Today, Wednesday, August 30, 2006, the Medicare Coverage Advisory Committee will hold a meeting to discuss glycemic control in patients with diabetes. The meeting will be held in Baltimore, MD with sessions from 8:00am to 4:30pm EST and the purpose of the meeting will be to determine the efficacy and need for self-monitoring of blood glucose (SMBG) for the Centers for Medicare and Medicaid Services (CMS). Importantly, the meeting will address the issue of reimbursement for continuous blood glucose monitoring. How there could be a need for a meeting to assess whether SMBG has efficacy is positively beyond us ... we are eager to see what the prevailing views are on CGM.
The MCAC meeting must fit a significant amount of information and discussion into one day - let's hope it starts out strongly and gains in strength! The Committee plans to review research on: glycemic control using a continuous glucose monitor, the relationship in glycemic control between outpatient and Medicare populations, the linearity of effects of glycemic control, and the correlation between an increase in hypoglycemic risk and clinical outcomes. As for desired clinical outcomes, the MCAC will be looking for a diminished progression of the disease, reversing of diabetic complications, and alteration of morbidity/mortality in the Medicare population. All these are hard to prove since long-term outcomes trials are needed. The Committee plans to not only review the available data but to identify topics that require further investigation, which will be very interesting.
On July 17, 2006, the MCAC posted questions for its panel on the topic of glycemic control. The responses to these questions will constitute the frame of tomorrow’s meeting. Many groups, including AADE, Abbott, and AAFP, submitted answers to these questions. We note that originally there were quesitons that didn't address continuous monitoring, but the more updated set does.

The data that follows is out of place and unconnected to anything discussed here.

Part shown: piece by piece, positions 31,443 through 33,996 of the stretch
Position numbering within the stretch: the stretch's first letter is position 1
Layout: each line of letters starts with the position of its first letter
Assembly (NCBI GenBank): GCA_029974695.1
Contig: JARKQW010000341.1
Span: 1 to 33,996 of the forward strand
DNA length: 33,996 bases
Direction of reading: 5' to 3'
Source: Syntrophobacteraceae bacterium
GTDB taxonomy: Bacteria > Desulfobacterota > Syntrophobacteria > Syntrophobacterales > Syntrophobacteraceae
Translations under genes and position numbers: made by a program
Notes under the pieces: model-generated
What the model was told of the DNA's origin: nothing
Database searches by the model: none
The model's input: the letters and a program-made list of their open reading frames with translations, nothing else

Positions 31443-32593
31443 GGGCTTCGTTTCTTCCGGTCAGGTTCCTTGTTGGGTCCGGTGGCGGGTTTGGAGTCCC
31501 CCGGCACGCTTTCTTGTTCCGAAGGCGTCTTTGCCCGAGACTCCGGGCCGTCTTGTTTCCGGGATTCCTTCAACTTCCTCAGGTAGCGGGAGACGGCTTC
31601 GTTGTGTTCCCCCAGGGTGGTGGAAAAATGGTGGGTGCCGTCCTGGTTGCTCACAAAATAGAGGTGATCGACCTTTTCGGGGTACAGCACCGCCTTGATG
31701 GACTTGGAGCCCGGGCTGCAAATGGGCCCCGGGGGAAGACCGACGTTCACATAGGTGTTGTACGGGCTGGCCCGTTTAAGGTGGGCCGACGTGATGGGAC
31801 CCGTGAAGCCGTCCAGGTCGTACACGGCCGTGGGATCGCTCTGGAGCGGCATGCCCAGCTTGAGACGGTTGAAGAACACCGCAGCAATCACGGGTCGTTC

Many organizations and doctors and nurses have spent significant time in preparing presentations for the meeting, and they are all online at www.jdrf.org/mcac. By and large, we're blown away by the work that has gone in, though we are not that optimistic about the likely findings. We're frustrated that the government doesn't appear to be in "prevention pays" mode ~ we keep hoping that changes and with the slew of thought leaders on tap tomorrow - Irl Hirsch, Howard Wolpert, Ann Peters, Steve Edelman, Bruce Bode, Aaron Kowalski - can help change some prevailing views.
As to what the various organizations said! First, in their comments to the MCAC, AADE included a Position Statement on Self-Monitoring of Blood Glucose (SMBG): Benefits and Utilization, which will be published in the November/December, 2006 issue of “The Diabetes Educator,” the organization’s journal. AADE’s sentiments towards SMBG are clearly strongly felt, and extremely positive, unsurprisingly. The firmly-established organization of diabetes educators suggests that SMBG has revolutionized diabetes care by improving patients’ glycemic control. In fact, SMBG is an essential component to the AADE’s 7 Self-Care Behaviors. AADE cites the DCCT and UKPDS studies as having confirmed the numerous benefits of tight glycemic control for patients with diabetes, among them a reduction in both microvascular and macrovascular complications (shown through DCCT and EDIT).
The AADE comments for the MCAC meeting cite several studies to support the point that SMBG is successful in increasing glycemic control. Among many pieces of evidence, the AADE cites the Schwedes et al. study (2002), which showed that meal-related SMBG for patients with type 2 diabetes lowered their A1C levels. AADE recommends the use of SMBG to all individuals with diabetes and urges all healthcare professionals to support and use SMBG with their patients. AADE goes even further than recommending when they say that, “safe and appropriate blood glucose monitoring methods need to be taught…”